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Online Tutoring by College Volunteers: Experimental Evidence from a Pilot Program

A substantial body of experimental evidence demonstrates that in-person tutoring programs can have large impacts on K-12 student achievement. However, such programs typically are costly and constrained by a limited local supply of tutors. In partnership with CovEducation (CovEd), we conduct a pilot program that has potential to ease both of these concerns. We conduct an experiment where volunteer tutors from all over the country meet 1-on-1 with middle school students online during the school day. We find that the program produces consistently positive (0.07σ for math and 0.04σ for reading) but statistically insignificant effects on student achievement. While these estimates are notably smaller than those found in many higher-dosage in-person tutoring programs, they are from a significantly lower-cost program that was delivered within the challenging context of the COVID-19 pandemic. We provide evidence that is consistent with a dosage model of tutoring where additional hours result in larger effects.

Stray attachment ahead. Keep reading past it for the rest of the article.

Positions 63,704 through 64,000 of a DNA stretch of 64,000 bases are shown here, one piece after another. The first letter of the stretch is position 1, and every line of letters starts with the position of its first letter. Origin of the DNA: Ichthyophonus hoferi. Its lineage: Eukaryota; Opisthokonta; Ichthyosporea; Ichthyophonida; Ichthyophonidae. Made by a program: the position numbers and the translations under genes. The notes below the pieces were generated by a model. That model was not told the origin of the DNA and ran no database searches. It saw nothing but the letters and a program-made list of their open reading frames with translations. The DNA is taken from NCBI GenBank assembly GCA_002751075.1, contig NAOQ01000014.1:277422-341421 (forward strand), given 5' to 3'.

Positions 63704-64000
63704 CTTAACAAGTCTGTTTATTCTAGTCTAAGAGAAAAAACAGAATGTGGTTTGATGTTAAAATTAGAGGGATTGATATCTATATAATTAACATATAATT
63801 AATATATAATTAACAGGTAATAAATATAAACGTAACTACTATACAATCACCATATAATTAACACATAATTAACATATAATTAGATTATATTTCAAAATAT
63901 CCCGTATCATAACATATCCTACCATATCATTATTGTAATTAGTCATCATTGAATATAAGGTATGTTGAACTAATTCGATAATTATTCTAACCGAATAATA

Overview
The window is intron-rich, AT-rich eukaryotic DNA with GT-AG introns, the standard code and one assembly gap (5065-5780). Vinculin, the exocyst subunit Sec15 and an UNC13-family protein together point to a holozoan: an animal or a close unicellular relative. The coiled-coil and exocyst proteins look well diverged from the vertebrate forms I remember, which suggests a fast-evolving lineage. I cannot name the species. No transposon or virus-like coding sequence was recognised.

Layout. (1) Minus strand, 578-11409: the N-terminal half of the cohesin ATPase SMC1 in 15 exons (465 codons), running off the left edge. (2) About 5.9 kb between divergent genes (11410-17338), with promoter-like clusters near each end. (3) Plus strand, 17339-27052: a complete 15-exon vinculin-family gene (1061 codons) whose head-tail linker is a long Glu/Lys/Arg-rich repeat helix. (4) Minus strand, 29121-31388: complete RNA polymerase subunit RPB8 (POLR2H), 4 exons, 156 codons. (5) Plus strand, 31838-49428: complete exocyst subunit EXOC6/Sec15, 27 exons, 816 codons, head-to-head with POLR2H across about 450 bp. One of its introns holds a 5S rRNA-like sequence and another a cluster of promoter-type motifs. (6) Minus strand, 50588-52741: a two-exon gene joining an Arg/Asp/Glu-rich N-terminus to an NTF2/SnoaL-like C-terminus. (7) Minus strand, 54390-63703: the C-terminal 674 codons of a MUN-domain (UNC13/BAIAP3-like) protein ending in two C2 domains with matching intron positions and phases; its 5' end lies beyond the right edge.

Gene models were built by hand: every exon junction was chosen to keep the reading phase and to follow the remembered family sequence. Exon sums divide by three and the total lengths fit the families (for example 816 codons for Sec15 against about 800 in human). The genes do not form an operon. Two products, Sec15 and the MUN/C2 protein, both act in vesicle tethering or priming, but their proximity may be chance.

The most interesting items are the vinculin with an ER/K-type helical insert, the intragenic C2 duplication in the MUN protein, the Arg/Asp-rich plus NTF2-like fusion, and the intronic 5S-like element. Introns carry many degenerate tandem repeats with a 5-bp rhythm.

Keywords
Tutoring, Covid, Learning Loss, Student Achievement
Education level
Document Object Identifier (DOI)
10.26300/b1ch-0g29

EdWorkingPaper suggested citation:

Kraft, Matthew A., John A. List, Jeffrey A. Livingston, and Sally Sadoff. (). Online Tutoring by College Volunteers: Experimental Evidence from a Pilot Program. (EdWorkingPaper: 22-568). Retrieved from Annenberg Institute at Brown University: https://doi.org/10.26300/b1ch-0g29

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